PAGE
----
Economic insecurity breeds support for the right

Economic insecurity is attracting growing attention in social, academic, and policy circles. It has arguably risen for a number of reasons in recent years: the Great Recession (with its associated job instability), automation and the fear of job loss, the Chinese import shock, and ageing populations and migration, amongst others. As well as its obvious implications for family finances […]

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    Eurosceptic votes are less likely when EU interventions visibly boost local job markets

Eurosceptic votes are less likely when EU interventions visibly boost local job markets

Anti-systemic political movements have emerged in recent years in a large number of countries across the globe. These parties generally fuel their public support with anti-elite and anti-establishment rhetoric, which in Europe often translates into a strong critique to the European Union and its institutions. The EU is regarded by the supporters of anti-system movements as distant from the […]

Give us the right to choose

On Saturday 19 October 2019, the UK Parliament faces a historic choice over whether or not to vote through the new deal agreed by Boris Johnson and the European Union. Members should demand that the Johnson deal be put to the people against the alternative of a much better deal – remaining in the EU.

This People’s Vote is demanded […]

October 18th, 2019|CEP, Economics, LSE Authors|0 Comments|

When free trade lands on the banking desk

The effect of trade liberalisation on economic activity remains one of the most important questions in economics. While prominent theories of international trade show that free trade improves the allocation of resources and welfare within countries (the so called “reallocation channel”), trade scepticism is at a historical high in many policy circles around the world.

It is well understood that […]

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    Measuring the effect of innovation on productivity inside firms

Measuring the effect of innovation on productivity inside firms

The role of innovation in explaining economic performance has been a focus of economic research for decades, and many questions remain unanswered. One of the main challenges is how we measure innovation. Only by improving the information we have at the firm level can we say something about the links between productivity, firm performance and the implementation of new ideas. In […]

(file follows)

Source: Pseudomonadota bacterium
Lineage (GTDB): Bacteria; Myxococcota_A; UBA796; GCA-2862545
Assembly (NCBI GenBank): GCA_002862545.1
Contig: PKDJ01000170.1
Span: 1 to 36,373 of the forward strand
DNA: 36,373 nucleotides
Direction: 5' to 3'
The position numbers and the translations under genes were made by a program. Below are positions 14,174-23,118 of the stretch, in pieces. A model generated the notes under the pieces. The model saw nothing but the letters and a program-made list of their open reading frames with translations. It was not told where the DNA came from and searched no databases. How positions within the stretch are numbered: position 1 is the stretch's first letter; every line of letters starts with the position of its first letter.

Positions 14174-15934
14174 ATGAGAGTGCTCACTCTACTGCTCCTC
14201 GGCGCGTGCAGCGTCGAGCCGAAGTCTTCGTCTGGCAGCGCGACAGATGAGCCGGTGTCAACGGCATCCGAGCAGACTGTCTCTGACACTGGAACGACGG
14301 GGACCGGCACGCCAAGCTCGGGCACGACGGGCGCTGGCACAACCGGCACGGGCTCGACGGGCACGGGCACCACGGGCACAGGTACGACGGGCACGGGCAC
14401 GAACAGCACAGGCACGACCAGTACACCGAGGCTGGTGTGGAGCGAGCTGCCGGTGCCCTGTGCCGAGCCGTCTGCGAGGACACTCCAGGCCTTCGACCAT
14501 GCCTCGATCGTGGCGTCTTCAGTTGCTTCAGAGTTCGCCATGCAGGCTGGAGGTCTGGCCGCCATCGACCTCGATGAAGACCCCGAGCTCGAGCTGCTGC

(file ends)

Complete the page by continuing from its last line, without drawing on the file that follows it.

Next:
Why No-Deal Brexit is a battle for the soul of our nation

We are careening towards the most extreme form of Brexit imaginable – flouncing out of the European Union (EU) after 46 years, without any transition plan. Operation Yellowhammer, a leaked secret report from the government’s own officials predicted that the outcome of this “No Deal Brexit” would be shortages of medicines and fresh foods, civil unrest and transport chaos. […]

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    Compact cities have many advantages – clean air isn’t one of them

Compact cities have many advantages – clean air isn’t one of them

Air pollution is bad for us. We all know that polluted air is detrimental to our health and recent research shows that it can also affect our performance in education, productivity at work and even our safety. This has important implications for our cities. Why? Because air pollution is primarily an urban problem. It is in large cities and their urban cores where we typically experience the worst air quality. As a result, the economist’s textbook description of urbanisation lists air pollution as one of […]

Is the big-box store killing Main Street?

The opening of big-box stores – i.e., large chain supermarket stores – has been a political concern in many countries over the last 20 years. Their critics claim they create enormous negative externalities in pre-existing market and city structures. They also say that this type of stores exacerbates pollution levels and contributes to the hollowing out of city centres, […]

Trade with China benefited US consumers

International trade is widely viewed as creating winners and losers in an economy. Influential work has documented that US labour markets were heavily disrupted by the surge of imports following China’s joining the World Trade Organisation in 2001, a historic change in trade widely referred to as the “China shock”. Much less is known, though, about the extent to […]

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    Can economic incentives promote a more equal gender division of house chores?

Can economic incentives promote a more equal gender division of house chores?

Gender identity norms such as the male bread-winner model are possible drivers of persistent gender inequalities in the labour market. However, the extent to which they restrict the behaviour of couples is debated. While the simple observation of men’s and women’s specialisation in market and domestic work may be revealing of gender identity norms, the observed time allocation of […]